Geography’s curriculum is ambitious and allows all pupils to develop knowledge and skills that that promote key geographical values and cultural capital. We have several aims within our curriculum. First, we aim to embed essential knowledge by delivering a wide range of topics within the discipline that explore the world around them, whilst giving pupils the skills needed to interact in a global society. Knowledge will be sequenced and spaced throughout. Second, pupils will explore the interconnections between the human and physical world. Pupils will finish the geography curriculum being acutely aware of the way in which humans impact, and are impacted by, the natural world. Third, pupils will develop important skills. Geographical skills, map work, and fieldwork are investigated thematically and throughout the curriculum in a variety of contexts. Finally, cross curricular links will be embedded throughout the curriculum, ensuring our pupils have access to a breadth and depth throughout the curriculum. Pupils will know at each stage of the curriculum where geography is on the thread that binds all subjects.
Key Stage 3
In Key Stage 3 we follow the National Curriculum for Geography. Students will have two hours of Geography each week.
In Year 7 students will explore the continents and countries of the world, develop map skills and an introduction to fieldwork. Students will develop skills to prepare them for GCSE Geography. Students will then go on to develop an understanding life in Africa, Rights of Children, Migration, Consideration of thoughts & feelings, solving the migrant crisis, effect of conflict in Sudan, Schooling in Ghana, Causes of Piracy, effects & solutions. Students will learn about weather, coasts, rivers and glaciers before finishing the year learning about the world’s economy and how money is moved around the world.
In Year 8, students will start by taking a virtual backpacking trip through Asia. They will study the continent of Asia, looking at issues of overpopulation, the China One Child Policy, migration and the causes and effects of tourism. Students will then study a unit called Restless Earth – where they study the structure of the earth, causes, effects and solutions to volcanos, earthquakes and tsunami. Students will go on to learn about extreme environments, looking at landscapes, climates, adaptations and threats to a variety of environments, including deserts, polar regions, caves and oceans; climate change and resource management.
Key Stage 4
Geography is a subject like no other – it allows you to link events that are yet to even happen with changes that have been happening for millions of years! It is a subject that goes well with the Sciences and Mathematics as well as the Humanities, Languages and Arts. It is very flexible in terms of what it can be combined with both at GCSE and A Level. Above all it is fun, engaging and allows those to want to excel to be able to! What are you waiting for…Geography is the future!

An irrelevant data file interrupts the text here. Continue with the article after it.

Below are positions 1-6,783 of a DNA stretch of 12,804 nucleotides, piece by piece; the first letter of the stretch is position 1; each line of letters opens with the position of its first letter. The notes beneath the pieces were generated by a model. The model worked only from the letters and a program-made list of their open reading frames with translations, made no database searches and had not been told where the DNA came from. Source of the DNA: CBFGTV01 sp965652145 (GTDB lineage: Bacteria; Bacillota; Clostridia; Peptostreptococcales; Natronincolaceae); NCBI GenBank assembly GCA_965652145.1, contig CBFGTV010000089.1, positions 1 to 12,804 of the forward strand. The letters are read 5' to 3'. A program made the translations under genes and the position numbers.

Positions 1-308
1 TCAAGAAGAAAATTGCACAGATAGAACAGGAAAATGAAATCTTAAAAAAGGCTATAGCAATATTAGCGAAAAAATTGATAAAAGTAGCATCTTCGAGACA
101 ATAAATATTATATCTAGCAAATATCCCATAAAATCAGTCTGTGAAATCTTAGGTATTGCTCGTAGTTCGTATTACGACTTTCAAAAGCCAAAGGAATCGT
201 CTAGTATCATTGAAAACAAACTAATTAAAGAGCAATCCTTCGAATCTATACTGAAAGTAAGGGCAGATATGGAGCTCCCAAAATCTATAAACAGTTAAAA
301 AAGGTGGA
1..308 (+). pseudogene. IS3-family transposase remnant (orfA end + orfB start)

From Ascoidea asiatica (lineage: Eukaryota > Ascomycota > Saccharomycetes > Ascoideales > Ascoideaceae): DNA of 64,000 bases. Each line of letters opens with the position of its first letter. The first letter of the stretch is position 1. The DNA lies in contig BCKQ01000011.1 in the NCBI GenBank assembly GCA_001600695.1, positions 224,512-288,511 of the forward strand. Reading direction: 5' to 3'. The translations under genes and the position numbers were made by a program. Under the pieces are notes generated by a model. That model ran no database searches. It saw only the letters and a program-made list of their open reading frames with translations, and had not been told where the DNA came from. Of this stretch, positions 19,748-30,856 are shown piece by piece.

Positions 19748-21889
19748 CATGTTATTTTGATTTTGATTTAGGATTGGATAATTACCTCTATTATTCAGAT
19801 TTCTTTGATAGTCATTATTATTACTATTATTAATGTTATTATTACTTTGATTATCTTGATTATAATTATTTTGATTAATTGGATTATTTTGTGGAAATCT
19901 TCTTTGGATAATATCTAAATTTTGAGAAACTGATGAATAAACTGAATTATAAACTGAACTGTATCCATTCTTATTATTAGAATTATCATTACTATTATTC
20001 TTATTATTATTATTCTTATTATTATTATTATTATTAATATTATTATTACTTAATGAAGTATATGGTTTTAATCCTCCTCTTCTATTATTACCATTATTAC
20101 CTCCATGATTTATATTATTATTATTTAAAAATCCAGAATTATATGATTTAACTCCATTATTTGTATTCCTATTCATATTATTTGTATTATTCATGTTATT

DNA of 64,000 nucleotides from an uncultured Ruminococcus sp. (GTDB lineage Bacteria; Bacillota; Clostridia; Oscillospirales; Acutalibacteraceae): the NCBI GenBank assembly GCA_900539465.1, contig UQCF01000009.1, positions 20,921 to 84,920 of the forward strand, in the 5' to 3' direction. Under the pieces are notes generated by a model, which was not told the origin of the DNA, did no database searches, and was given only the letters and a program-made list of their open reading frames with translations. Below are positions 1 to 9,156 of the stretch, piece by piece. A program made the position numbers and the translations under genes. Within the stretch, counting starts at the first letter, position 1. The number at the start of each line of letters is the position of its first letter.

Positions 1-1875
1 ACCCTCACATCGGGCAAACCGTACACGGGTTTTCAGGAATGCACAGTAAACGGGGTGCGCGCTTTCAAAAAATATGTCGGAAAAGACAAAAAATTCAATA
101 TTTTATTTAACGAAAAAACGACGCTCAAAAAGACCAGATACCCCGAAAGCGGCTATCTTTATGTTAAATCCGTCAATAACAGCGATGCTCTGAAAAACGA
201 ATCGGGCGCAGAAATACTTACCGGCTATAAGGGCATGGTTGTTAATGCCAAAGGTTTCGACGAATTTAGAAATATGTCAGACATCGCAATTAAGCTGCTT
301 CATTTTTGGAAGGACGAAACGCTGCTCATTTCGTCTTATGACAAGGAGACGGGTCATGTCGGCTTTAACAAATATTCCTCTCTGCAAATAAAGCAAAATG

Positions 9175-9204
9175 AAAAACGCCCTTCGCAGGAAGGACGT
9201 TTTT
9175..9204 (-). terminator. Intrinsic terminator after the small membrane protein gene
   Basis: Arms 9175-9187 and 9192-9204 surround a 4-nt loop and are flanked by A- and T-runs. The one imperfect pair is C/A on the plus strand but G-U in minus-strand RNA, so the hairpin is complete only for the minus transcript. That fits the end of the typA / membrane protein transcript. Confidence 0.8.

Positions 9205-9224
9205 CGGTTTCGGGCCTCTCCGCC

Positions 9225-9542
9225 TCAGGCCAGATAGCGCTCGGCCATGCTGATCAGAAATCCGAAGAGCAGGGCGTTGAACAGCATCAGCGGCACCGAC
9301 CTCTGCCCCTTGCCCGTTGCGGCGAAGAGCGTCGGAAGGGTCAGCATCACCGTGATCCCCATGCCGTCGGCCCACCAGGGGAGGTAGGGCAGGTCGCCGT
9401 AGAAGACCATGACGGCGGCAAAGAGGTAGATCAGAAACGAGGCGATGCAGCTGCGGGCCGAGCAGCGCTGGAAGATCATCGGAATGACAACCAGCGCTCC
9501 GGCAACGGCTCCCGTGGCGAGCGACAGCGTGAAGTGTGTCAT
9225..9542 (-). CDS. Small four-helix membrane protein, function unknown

|The Physical Environment||
- The Changing Landscape of the UK
- Coastal Landscapes & Processes
- River Landscapes & Processes
- Weather Hazards & Climate Change
|External exam||June in Year 11||37.5|
|The Human Environment||- Changing Cities
- Global Development Resource Management
- Energy Resource Management
|External exam||June in Year 11||37.5|
|Fieldwork and UK Challenges||- Fieldwork
- Coastal landscapes
- Urban environments
|External exam||June in Year 11||25|
Key Stage 5
Geography is highly valued by universities as an A Level choice. The Russell Group report published in 2011 names geography as one of the eight facilitating subjects. This is a subject most likely to be required or preferred for entry to degree courses and choosing facilitating subjects will keep more options open to you at university.
Your A Level geography course will cover both the physical and human environments and the complex interaction of processes that shape our world. It will also, importantly, show the applied side of the subject – how human intervention affects the environment and how people adapt and mitigate the effects of processes on their environment. This is complex and dynamic and varies from place to place depending on people’s resources, technology and culture. There is plenty of room for discussion and extended research which will help you become an independent thinker and learner. By the time you get to your exams, you will be able to show your understanding of a range of opinions and be able to illustrate your answers with case studies from local, national and international examples.
Fieldwork will be an essential part of your A Level course. You will go on a residential field trip to experience a very different environment to the one where you live. For example you may visit Wales, an area famous for its coastal, river and glaciated scenery, as well as carrying out enquiries relating to issues in your local environment.
For further information, please see the Geography A-Level Handbook
|Mrs Rowe||Miss Burrows||Miss Crane||Mrs Davies||Mr Rogers|
|Head of Year 10 and Curriculum Leader of Geography||Assistant Principal for Student Engagement||Teacher of Geography||Teacher of Geography||Duke of Edinburgh Lead and Teacher of Geography|